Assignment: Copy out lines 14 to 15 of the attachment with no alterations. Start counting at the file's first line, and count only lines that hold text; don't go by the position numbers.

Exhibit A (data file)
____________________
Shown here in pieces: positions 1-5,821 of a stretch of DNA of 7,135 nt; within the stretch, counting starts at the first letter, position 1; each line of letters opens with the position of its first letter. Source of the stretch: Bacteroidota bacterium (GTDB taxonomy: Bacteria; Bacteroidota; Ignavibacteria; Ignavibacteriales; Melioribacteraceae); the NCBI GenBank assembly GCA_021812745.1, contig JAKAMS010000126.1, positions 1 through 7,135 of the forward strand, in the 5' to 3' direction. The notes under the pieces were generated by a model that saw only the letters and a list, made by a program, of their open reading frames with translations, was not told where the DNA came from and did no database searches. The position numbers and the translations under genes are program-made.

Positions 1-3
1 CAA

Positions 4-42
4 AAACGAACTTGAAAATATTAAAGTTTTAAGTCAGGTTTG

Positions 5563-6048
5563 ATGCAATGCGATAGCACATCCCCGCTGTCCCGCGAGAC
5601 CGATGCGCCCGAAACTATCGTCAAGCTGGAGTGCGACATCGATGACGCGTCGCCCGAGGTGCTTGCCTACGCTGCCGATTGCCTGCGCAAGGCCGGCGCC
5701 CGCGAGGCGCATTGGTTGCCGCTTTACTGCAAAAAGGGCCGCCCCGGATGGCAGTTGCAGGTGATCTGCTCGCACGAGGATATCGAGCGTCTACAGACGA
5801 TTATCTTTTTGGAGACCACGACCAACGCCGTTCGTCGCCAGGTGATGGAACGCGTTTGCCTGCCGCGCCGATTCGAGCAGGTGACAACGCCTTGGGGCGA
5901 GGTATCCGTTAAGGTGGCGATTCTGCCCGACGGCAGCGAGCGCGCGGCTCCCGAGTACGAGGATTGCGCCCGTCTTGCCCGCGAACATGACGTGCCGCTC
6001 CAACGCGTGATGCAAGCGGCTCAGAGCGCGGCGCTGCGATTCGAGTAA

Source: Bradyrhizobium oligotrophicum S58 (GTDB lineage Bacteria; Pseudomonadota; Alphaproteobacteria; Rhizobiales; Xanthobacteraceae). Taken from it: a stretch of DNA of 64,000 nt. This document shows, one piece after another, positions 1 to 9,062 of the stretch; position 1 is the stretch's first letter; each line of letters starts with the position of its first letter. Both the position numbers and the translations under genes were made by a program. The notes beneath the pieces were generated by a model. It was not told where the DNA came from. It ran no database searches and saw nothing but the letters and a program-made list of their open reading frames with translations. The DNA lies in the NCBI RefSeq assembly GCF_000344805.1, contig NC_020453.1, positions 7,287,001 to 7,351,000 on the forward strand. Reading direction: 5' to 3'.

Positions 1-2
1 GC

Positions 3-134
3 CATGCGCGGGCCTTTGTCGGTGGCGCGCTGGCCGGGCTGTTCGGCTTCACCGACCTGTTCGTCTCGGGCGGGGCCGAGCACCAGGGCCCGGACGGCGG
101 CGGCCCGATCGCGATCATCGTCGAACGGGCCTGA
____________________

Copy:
Positions 1-2
1 GC